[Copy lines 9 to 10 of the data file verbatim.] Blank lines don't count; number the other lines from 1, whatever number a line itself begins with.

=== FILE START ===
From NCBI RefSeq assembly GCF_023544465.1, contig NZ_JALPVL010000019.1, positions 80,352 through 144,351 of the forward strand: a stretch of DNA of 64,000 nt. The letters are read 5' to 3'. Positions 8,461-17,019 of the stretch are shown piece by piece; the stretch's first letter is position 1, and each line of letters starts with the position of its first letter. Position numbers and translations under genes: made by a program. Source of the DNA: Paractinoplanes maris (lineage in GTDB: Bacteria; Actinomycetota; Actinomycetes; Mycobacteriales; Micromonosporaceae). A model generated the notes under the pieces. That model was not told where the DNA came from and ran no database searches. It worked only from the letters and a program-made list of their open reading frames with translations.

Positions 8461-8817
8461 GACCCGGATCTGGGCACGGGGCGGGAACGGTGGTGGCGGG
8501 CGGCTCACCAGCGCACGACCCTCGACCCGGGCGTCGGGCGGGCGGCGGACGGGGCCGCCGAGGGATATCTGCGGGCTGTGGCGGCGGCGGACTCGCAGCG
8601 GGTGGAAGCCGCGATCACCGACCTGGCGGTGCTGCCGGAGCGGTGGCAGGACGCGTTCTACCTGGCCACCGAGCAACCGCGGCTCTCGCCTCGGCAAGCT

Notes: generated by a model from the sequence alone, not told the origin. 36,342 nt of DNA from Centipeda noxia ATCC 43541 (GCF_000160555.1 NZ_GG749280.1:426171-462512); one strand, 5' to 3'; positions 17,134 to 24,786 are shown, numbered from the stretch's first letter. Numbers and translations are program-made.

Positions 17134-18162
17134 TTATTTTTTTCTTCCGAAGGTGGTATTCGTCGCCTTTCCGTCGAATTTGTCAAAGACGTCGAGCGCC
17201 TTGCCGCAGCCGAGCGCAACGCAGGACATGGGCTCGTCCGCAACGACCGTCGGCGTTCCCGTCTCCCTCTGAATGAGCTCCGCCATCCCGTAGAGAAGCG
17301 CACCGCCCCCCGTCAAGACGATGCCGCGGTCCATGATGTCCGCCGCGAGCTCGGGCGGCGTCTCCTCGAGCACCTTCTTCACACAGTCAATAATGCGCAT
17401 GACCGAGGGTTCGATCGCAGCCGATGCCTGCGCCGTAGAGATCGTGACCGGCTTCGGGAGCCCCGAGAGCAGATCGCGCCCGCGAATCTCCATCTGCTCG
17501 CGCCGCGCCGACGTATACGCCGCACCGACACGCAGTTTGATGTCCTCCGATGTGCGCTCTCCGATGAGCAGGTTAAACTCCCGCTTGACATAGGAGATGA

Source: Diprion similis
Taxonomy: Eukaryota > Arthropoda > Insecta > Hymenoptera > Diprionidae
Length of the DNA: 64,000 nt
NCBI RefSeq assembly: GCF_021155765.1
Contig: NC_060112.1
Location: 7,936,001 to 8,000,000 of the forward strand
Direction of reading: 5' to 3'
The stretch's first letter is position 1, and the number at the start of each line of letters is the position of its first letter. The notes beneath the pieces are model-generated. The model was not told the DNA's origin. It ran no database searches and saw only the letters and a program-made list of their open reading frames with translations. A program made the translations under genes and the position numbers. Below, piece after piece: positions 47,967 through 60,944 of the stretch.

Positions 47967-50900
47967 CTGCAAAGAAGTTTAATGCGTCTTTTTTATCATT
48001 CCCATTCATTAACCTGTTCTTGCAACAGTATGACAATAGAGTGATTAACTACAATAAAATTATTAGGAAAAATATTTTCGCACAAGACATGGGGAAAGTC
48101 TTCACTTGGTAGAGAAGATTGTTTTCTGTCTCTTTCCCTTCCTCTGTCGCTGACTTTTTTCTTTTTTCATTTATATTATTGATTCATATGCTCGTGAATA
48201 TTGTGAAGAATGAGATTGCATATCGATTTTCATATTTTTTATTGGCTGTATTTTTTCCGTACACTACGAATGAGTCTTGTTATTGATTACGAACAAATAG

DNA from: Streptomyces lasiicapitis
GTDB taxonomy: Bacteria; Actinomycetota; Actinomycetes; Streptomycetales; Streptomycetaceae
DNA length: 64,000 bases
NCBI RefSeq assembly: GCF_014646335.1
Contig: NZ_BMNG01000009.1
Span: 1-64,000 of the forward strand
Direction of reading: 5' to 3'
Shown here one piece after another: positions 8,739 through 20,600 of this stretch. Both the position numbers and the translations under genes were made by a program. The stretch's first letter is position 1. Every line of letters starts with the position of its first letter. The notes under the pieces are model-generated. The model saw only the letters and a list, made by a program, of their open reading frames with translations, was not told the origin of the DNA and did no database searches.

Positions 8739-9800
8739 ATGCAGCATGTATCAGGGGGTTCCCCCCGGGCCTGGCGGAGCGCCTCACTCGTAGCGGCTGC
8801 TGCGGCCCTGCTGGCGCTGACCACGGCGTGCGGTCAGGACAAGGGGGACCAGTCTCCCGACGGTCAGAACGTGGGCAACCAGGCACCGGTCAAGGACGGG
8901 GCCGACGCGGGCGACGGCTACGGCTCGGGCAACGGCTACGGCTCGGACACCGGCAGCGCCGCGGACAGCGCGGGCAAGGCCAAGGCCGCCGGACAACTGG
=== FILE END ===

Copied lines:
17201 TTGCCGCAGCCGAGCGCAACGCAGGACATGGGCTCGTCCGCAACGACCGTCGGCGTTCCCGTCTCCCTCTGAATGAGCTCCGCCATCCCGTAGAGAAGCG
17301 CACCGCCCCCCGTCAAGACGATGCCGCGGTCCATGATGTCCGCCGCGAGCTCGGGCGGCGTCTCCTCGAGCACCTTCTTCACACAGTCAATAATGCGCAT